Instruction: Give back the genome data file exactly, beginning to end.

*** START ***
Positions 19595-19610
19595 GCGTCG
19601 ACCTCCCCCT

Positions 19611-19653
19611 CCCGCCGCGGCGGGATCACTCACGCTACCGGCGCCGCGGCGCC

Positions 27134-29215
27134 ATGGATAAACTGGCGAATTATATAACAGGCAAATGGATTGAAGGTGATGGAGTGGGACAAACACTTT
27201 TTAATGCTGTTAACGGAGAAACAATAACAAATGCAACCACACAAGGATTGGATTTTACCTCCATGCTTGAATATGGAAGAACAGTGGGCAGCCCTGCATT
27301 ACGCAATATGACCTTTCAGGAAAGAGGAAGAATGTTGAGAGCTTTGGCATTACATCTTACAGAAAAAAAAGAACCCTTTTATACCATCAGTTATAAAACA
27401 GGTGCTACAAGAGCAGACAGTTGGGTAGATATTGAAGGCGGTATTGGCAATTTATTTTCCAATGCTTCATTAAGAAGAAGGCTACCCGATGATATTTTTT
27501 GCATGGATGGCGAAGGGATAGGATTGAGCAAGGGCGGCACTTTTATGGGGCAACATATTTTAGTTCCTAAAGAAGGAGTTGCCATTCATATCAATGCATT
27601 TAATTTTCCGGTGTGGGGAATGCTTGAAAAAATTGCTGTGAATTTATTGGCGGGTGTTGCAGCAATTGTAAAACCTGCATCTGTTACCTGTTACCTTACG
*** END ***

Positions 19595-19610
19595 GCGTCG
19601 ACCTCCCCCT

Positions 19611-19653
19611 CCCGCCGCGGCGGGATCACTCACGCTACCGGCGCCGCGGCGCC

Positions 27134-29215
27134 ATGGATAAACTGGCGAATTATATAACAGGCAAATGGATTGAAGGTGATGGAGTGGGACAAACACTTT
27201 TTAATGCTGTTAACGGAGAAACAATAACAAATGCAACCACACAAGGATTGGATTTTACCTCCATGCTTGAATATGGAAGAACAGTGGGCAGCCCTGCATT
27301 ACGCAATATGACCTTTCAGGAAAGAGGAAGAATGTTGAGAGCTTTGGCATTACATCTTACAGAAAAAAAAGAACCCTTTTATACCATCAGTTATAAAACA
27401 GGTGCTACAAGAGCAGACAGTTGGGTAGATATTGAAGGCGGTATTGGCAATTTATTTTCCAATGCTTCATTAAGAAGAAGGCTACCCGATGATATTTTTT
27501 GCATGGATGGCGAAGGGATAGGATTGAGCAAGGGCGGCACTTTTATGGGGCAACATATTTTAGTTCCTAAAGAAGGAGTTGCCATTCATATCAATGCATT
27601 TAATTTTCCGGTGTGGGGAATGCTTGAAAAAATTGCTGTGAATTTATTGGCGGGTGTTGCAGCAATTGTAAAACCTGCATCTGTTACCTGTTACCTTACG